Cartoon Me!

So there's this ad on Facebook that pops up every so often. Cartoon Yourself! it says. So I thought, why? Why would anyone want to cartoon themselves, except and unless they simply feel it will improve their appearance in some way. I have to admit, the cartoon images do appear quite attractive, often far more so than the original photo they show. More specifically, the process seems to perform that one elusive erases the lines. Tempting, naturally. I've got quite a few, and more keep seeming to crop up out of nowhere. So you cartoon yourself, and then that becomes your profile picture. Your friends from long ago, those with whom you recently reconnected with, don't need to know that you've aged right along with them.

I'm not really the type to spend a lot of money on expensive lotions and creams to erase the lines. So cartooning seems a pretty easy route to take. On the other hand, it's pretty much erasing the life from my face. Every line we middle aged women have is not merely a reflection of age. They are battle scars. We earn every one. And from an early age. What if, when you went for cosmetic surgery, you had to sign a consent form. Not for liability or malpractice issues, but to sign away your past. What if the doctor told you that every line he erased, would erase the event that caused it. Would anyone ever sign such a document? No way.

Each line has a story to tell. And they don't start forming when you're forty, more like when your four. The first time you were ever truly frightened, maybe a thunderstorm. Or a bad dream. That first day of school. Experiences most of us relate to, but never dwell on. They are the roots of our lines, the events in our lives that shaped us. Gave us character, or perhaps simply exposed it.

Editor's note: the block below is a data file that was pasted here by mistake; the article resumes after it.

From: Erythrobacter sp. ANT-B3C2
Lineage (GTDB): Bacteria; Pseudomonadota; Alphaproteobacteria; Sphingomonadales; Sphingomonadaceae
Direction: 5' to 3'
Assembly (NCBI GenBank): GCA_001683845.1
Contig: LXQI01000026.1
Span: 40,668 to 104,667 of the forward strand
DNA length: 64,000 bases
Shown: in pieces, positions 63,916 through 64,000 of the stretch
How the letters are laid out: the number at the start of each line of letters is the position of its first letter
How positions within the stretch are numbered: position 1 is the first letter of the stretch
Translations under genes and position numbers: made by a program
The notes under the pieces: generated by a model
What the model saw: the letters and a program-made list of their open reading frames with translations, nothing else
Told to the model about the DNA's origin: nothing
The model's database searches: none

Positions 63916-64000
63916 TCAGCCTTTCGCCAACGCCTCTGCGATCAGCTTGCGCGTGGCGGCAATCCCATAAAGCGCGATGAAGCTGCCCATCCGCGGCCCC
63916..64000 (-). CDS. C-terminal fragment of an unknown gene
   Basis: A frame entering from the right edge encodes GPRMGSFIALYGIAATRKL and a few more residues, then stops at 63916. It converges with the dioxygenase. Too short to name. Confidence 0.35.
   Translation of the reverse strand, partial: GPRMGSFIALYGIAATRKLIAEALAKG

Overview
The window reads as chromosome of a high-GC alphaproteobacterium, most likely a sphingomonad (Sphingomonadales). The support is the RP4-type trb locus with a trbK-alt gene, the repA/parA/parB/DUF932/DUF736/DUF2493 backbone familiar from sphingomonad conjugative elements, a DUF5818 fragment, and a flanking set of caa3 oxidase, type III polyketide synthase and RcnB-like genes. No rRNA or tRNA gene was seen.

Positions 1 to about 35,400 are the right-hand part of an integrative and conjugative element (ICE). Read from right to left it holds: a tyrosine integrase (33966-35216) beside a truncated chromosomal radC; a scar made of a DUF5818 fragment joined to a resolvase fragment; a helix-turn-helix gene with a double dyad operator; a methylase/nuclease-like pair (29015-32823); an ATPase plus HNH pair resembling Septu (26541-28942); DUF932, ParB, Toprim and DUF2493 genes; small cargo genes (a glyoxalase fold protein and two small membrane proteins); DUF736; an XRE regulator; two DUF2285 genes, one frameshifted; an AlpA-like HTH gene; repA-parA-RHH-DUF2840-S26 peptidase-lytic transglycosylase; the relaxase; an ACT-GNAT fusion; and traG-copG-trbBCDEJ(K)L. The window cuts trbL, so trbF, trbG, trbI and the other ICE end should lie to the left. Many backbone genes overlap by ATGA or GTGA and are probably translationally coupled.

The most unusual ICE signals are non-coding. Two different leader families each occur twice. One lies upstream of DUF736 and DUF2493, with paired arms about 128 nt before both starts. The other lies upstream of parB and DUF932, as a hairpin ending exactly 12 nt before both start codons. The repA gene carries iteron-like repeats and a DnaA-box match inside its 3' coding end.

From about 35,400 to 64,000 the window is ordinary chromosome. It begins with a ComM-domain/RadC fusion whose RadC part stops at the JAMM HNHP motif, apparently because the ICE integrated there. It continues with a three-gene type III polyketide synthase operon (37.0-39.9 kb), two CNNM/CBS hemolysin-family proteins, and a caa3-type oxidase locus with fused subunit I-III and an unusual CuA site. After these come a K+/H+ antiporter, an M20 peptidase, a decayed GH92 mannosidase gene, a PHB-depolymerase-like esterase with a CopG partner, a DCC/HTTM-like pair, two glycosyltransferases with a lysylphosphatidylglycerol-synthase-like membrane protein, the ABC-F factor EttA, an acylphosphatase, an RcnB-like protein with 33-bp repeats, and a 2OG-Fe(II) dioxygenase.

For me? I was a child of the sixties, enamored with the idea of civil rights and the beacon of hope that was Martin Luther King Jr. His senseless death shattered my idyllic world. The idea that such inspiring spirits such as he and RFK would be snuffed out in violence, to my young mind, was earth shattering. And I knew, even then, I would be changed by it.

I wore a silver ID bracelet in Junior High. It bore the name of a POW in Vietnam. We all wore them. It was all we could do. Not everyone came back. I was changed by that too. It didn't show on my face back then. Not much did. I was young. Not enough life lived yet.

There were more life lessons to learn. Having a guy break my heart for the first time. And discovering that it wasn't his to break. The early years of adulthood and marriage, trying to mesh lives and hopes and dreams and muddling through it all on a wing and a prayer.

Losing those close to me, whether at an early age, or later on. The realization that the hurt is just as powerful no matter when it happens.

The birth of my first child. When the hushed voices and eerie silence were as frightening as the words "life flight". The first time my younger child walked, and decided running would be faster and easier, within minutes of her first step. Letting go of the tricycle, then the bicycle. Holding your breath while your heart stops...for just a minute or two. And watching them take that fall. The first of many.

Every line on my face is a testament to me. To the individual that is me. To the strong, competent woman I've become. To the life I've lived, and the years yet to come.

Every line on my face tells a story. So, Cartoon Me? No thanks. I'll keep the lines, the history, the past, and every wrinkle in between.

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